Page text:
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International Music Resources by Country: Ireland

International Music Resources offers an array of online and physical resources both freely available and/or offered by the George F. DeVine Music Library. The information included in these guides may serve as a starting point for the study and research of

The Cliffs of Moher Panoramic photo

Citation (1)

Map of Ireland

Map of Ireland


Image Citation (5)

Facts in Brief

Ireland Flag


Ireland consists of 26 of the 32 historic counties that comprise the island of Ireland. The remaining six counties, in the north-east, form Northern Ireland, which is part of the United Kingdom. Ireland lies in the north-east Atlantic Ocean, about 80 km (50 miles) west of Great Britain. The climate is mild and equable. The warmest month is July, when the average temperature is 15°C (59°F), and the coldest is January, with an average temperature of 5.1°C (41°F). Irish (Gaeilge) is the official first language, but its use as the predominant vernacular is now restricted to certain areas, collectively known as the Gaeltacht, mainly in the west of Ireland. English is the second official language and is almost universally spoken. The majority of the inhabitants profess Christianity: some 78% of the population are Roman Catholics. The national flag (proportions 1 by 2) consists of three equal vertical stripes, of green, white and orange. The capital is Dublin. The vast majority of the population profess Christianity, some 78.3% being Roman Catholics and 2.7% Protestants.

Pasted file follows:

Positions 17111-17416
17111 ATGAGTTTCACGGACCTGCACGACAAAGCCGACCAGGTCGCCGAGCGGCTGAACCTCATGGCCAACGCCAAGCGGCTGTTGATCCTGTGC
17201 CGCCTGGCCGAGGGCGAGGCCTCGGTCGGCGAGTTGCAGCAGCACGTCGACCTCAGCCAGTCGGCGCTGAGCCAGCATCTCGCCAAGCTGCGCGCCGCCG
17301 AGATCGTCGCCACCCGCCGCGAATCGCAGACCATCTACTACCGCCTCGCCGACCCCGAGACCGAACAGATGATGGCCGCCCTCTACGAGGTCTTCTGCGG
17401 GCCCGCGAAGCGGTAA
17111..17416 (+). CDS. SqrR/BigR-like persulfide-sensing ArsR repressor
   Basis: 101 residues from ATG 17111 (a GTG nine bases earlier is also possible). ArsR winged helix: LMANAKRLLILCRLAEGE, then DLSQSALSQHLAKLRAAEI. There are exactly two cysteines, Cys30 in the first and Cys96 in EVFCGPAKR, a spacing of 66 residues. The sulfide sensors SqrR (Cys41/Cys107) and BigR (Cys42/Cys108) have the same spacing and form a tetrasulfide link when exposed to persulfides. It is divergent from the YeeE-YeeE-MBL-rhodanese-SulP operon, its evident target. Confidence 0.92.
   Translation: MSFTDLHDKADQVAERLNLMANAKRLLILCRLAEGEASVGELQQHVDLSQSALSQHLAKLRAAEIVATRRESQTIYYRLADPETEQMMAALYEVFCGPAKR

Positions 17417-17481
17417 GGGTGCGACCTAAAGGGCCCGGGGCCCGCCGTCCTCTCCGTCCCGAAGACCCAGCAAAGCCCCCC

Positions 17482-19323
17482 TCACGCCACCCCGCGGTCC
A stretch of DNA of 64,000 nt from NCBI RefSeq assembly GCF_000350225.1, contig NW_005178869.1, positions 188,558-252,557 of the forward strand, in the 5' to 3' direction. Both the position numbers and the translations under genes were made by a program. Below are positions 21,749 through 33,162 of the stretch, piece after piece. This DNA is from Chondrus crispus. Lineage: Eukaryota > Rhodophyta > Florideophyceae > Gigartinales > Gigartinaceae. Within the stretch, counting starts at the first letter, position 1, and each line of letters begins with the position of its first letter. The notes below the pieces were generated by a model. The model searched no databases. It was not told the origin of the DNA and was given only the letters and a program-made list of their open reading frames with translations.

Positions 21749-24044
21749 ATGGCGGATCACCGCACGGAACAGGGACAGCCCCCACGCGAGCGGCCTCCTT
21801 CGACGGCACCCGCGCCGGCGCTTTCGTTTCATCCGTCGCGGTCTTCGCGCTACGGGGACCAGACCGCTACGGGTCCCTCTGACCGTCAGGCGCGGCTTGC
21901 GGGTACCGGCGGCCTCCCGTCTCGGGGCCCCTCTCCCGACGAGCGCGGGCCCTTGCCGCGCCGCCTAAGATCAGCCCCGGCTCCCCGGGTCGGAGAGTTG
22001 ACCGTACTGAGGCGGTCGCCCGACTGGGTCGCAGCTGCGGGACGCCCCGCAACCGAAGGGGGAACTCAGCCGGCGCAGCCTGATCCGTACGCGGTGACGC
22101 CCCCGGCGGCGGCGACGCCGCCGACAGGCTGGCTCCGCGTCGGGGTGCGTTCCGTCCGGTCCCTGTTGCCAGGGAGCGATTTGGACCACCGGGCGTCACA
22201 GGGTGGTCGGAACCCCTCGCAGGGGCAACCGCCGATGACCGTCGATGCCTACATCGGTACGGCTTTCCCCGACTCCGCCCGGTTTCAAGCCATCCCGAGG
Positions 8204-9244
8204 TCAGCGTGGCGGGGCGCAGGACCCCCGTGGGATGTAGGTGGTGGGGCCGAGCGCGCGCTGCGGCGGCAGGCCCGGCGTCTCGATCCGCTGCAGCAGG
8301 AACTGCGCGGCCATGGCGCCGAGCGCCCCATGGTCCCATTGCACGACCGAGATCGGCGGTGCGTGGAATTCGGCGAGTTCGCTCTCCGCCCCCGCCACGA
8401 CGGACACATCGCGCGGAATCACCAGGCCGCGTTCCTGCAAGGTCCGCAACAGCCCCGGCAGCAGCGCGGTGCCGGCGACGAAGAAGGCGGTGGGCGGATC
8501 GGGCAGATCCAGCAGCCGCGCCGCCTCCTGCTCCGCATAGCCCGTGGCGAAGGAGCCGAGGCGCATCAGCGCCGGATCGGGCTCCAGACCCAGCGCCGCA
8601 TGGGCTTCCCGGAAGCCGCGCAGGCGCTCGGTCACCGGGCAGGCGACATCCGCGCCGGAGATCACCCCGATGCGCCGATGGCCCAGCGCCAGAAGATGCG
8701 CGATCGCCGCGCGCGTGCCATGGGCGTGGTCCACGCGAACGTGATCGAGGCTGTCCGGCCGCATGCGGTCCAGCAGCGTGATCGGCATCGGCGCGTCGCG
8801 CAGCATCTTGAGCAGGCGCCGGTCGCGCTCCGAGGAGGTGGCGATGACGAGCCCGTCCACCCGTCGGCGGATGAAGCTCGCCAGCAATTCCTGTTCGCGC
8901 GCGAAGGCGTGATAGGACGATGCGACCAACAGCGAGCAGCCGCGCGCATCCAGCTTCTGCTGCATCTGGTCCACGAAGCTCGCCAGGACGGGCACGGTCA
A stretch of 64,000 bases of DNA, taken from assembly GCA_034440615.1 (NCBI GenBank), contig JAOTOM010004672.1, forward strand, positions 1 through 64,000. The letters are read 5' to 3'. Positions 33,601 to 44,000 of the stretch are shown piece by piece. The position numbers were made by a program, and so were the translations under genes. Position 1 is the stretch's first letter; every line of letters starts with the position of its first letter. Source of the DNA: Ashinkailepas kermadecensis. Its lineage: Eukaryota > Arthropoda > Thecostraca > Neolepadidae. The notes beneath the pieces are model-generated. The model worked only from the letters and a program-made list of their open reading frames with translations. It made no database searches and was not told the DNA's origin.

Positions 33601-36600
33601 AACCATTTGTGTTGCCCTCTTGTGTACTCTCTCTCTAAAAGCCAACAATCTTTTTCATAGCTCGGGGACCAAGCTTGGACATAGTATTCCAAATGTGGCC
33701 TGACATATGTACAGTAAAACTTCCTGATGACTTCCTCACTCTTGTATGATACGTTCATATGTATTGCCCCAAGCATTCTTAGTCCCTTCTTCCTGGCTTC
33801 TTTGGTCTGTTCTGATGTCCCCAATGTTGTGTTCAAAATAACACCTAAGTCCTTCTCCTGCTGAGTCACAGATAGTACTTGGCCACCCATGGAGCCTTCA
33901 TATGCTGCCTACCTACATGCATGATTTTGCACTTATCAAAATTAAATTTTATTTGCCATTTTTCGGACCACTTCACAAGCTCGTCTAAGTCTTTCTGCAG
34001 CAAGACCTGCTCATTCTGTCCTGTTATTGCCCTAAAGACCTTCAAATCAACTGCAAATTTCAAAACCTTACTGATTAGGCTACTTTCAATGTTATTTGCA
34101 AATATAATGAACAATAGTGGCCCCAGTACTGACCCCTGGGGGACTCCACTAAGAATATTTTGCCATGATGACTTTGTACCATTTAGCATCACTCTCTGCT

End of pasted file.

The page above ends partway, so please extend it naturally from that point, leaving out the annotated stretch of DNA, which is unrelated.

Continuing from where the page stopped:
Citation (3 and 4)

Listen to A Celtic Celebration

A Celtic Celebration Album Art

Citation (2)

Streaming Video: JVC Video Anthology of World Music-Ireland

Garland Encyclopedia of World Music: Ireland

Garland Encyclopedia of World Music Cover Art

Traditional Irish Music

Traditional Music

Traditional Irish music is of rural more than urban origin, a reflection of an earlier population distribution, but many items and forms of the repertory have come from towns and cities, or through them from abroad. The bulk of the current repertory, including that of Irish-language song, originated in the 18th and 19th centuries. A large body of songs in English were composed on English and Gaelic models, and texts were circulated on ballad sheets as well as orally. Being largely the music of non-professionals, traditional music is normally performed during leisure hours at night, weekends and during holiday periods.